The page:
As public Wi-Fi service expands, so do security risks for users

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TIMES SQUARE, Manhattan (PIX11) – Public WiFi is growing in the Tri State area, and so is the risk of people’s privacy being violated on it unless they take protective measures.

Underscoring the extent of the risk were two young men spotted on a recent afternoon in Times Square.  While they appeared to just be hanging out, what they were actually doing is very dangerous indeed.

“All these people are on Facebook,” said one of them, as he looked onto a busy screen on the laptop he was cradling.  “And Chase,” he added, as he described what he was viewing on the screen in front of him.

Specifically, he could see that somebody near his position at Father Duffy Square, next to the TKTS ticket booth at the north end of Times Square, was accessing a Chase bank account.  It was among thousands of computer transactions that the web spy, Raj Devjani, and his fellow spy Lane Liston, were able to monitor on software they’d downloaded from the web for free.

“Somebody’s on the ticket company’s website trying to buy tickets,” Devjani said as he monitored thousands of Times Square public WiFi transmissions every few minutes.  Most of the activity he was able to monitor was happening on iPhones or Android phones, which need not even be in active use for the online snoops to be able to monitor the smartphone’s activity.

“Your phone updates automatically every second,” Devjani said.  “You get updates every second.  It notifies you.  That’s data, that’s usage, and I can see that data.”

And he pointed out that he can snoop on electronics users at virtually any place they’re likely to be online, like a favorite coffee place, or waiting at the airport, staying at a hotel, and now that the MTA is expanding internet connectivity, spying can take place on the subway and commuter trains as well — anywhere where there’s public WiFi.

“So you have to be sure that when you’re logging on that you’re logging onto a public WiFi system,” said Don Aviv, “and not [logging onto ]that person next to you pretending to be that WiFi.”  Aviv is the managing partner of Interfor Investigations, a Manhattan security consulting firm which specializes in fighting electronic threats.

Aviv described another trick up the sleeves of potential hackers like Devjani and Liston.  Using nothing more than one of their smartphones, they set up a free WiFi in Times Square with a similar name to the official Times Square free WiFi.  It took them only a minute to create the bogus hotspot, and it took even less time than that for more than a dozen people to log onto it.  Immediately they were able to spy on those smartphone, tablet and laptop users who were accessing free WiFi.

“I’m getting all the information on you,” Devjani said about what he was able to see through his fake hotspot, “Your photos, your personal information, everything.”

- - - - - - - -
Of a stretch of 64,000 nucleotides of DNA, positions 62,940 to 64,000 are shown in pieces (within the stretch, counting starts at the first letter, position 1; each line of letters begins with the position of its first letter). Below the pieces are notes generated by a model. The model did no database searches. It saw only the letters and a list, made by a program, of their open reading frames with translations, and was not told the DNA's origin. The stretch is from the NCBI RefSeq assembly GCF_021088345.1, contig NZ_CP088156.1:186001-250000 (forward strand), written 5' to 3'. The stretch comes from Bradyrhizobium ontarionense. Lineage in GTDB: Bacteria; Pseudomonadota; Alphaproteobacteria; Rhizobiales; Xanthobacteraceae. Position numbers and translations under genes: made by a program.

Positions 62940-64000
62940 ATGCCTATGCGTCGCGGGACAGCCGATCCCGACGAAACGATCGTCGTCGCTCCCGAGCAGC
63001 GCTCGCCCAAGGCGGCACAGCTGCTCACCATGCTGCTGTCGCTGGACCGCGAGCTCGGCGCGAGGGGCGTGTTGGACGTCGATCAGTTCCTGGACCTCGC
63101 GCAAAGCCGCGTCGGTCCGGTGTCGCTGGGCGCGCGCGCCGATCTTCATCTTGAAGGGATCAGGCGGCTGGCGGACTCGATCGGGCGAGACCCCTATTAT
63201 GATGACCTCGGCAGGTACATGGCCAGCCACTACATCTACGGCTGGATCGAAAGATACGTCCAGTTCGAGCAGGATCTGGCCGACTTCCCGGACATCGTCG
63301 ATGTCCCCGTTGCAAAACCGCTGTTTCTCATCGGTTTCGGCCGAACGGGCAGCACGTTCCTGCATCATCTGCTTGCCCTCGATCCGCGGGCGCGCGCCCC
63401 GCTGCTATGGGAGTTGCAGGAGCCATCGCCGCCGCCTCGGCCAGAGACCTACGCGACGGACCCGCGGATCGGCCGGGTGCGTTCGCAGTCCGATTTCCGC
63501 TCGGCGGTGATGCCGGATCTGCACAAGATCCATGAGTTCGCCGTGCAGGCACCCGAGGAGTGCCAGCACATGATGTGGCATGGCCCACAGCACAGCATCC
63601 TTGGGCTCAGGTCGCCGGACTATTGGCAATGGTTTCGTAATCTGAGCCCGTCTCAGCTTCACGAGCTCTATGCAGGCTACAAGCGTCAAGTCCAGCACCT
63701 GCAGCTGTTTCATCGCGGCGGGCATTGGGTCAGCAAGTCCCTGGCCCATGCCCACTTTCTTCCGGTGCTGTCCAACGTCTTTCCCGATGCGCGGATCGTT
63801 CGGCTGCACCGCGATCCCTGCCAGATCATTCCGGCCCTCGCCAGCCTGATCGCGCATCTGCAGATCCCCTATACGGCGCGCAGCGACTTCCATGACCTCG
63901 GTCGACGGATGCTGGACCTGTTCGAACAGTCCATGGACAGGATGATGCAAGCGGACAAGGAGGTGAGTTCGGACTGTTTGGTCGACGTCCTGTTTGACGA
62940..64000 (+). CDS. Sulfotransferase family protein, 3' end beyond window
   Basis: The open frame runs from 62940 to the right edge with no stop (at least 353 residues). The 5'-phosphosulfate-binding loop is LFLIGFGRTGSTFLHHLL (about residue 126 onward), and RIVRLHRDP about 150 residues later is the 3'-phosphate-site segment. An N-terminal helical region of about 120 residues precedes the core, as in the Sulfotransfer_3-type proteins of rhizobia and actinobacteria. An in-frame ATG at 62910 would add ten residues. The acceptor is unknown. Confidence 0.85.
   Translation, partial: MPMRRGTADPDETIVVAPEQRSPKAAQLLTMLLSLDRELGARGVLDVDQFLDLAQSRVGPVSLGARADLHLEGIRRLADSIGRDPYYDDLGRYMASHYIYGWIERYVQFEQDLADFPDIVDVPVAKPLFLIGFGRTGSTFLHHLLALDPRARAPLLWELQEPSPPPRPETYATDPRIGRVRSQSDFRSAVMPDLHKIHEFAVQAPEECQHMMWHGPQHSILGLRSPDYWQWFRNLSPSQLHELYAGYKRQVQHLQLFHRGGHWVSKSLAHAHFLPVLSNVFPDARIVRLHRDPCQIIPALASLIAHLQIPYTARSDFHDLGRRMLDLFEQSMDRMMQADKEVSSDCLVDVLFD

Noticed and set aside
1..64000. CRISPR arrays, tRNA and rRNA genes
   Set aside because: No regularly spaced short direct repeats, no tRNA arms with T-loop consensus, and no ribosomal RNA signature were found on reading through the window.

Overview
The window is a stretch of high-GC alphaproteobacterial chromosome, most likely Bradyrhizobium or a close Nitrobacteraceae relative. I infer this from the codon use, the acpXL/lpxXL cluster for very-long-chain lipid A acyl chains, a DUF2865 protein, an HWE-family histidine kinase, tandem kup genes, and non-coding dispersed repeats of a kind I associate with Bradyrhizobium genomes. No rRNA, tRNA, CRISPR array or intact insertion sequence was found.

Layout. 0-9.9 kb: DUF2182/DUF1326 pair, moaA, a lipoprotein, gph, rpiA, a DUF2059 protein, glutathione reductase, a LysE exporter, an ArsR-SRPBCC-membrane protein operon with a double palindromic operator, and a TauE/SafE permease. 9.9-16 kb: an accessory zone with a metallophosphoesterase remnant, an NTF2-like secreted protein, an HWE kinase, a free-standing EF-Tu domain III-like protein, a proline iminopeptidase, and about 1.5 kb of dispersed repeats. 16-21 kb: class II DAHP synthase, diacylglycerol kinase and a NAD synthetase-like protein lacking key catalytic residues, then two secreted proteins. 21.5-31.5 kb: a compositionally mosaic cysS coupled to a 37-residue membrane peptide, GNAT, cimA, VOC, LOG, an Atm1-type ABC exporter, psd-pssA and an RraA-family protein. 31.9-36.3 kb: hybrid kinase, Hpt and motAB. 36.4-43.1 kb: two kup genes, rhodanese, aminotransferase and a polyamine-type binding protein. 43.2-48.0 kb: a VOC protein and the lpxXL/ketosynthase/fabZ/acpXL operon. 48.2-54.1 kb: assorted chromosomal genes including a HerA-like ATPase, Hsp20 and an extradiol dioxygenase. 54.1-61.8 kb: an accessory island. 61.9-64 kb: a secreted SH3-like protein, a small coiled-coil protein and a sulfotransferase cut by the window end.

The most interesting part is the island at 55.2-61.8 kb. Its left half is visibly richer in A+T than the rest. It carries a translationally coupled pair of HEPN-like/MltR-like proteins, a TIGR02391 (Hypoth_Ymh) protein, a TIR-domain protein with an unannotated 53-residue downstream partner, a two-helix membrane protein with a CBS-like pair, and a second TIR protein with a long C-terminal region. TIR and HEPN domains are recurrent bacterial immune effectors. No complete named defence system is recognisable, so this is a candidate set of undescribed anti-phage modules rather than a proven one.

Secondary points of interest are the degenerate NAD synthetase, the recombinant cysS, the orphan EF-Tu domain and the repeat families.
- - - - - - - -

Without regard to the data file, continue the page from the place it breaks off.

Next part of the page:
“The only way to stop such high-tech but widespread snooping when a person is online,” said i-security expert Aviv, is to “do it at home, or use an encrypted system.”

Encryption is the transmission of WiFi using signals that are scrambled and indecipherable.  Typically, public WiFi does not use encryption.

“It’s your responsibility to protect yourself,” said Kent Lawson.  “The only way to protect yourself on any device is a VPN.”  That stands for a virtual private network, and he not only knows what one is, he knows how they work, since he’s created one, called PrivateWiFi.

WiFi transmits information through radio waves.  Just as a car stereo can pick up those waves and transmit music, a WiFi transmits a computer’s data.  In public WiFi, that information flows freely, with little or no security.  A VPN encrypts users’ data as it passes through WiFi radio transmissions.

“[Hackers] may be able to listen in on it,” Lawson told PIX11 News, “but all they’ll get is gibberish.”

A test of the PrivateWiFi VPN showed that a signal sent out on public WiFi with the Private WiFi app enabled was indecipherable on the spy software Raj Devjani and Lane Liston were using.

“It makes no sense!” Devjani said as he tried to read the transmissions of a smartphone user whose VPN was enabled.  In full disclosure, he and Liston are both employees of PrivateWiFi, but both are very knowledgable about computer spying, and how to prevent it.

One smartphone user who was randomly approached by PIX11 News near the place where the web spies were hard at work said, regarding a VPN for devices like his, “If that technology exists, and if something as simple as an app can do that, I’d be all for that.”

It should come as no surprise that a PrivateWiFi app for smartphones now exists.  It does seem to deliver exactly what it claims — to scramble a user’s WiFi signal on public WiFi, and then decode it on the company’s remote server so that the information is delivered to its intended source unscrambled.

However, unlike public WiFi, PrivateWiFi is not free.  A year’s subscription costs about $7.00 per month.

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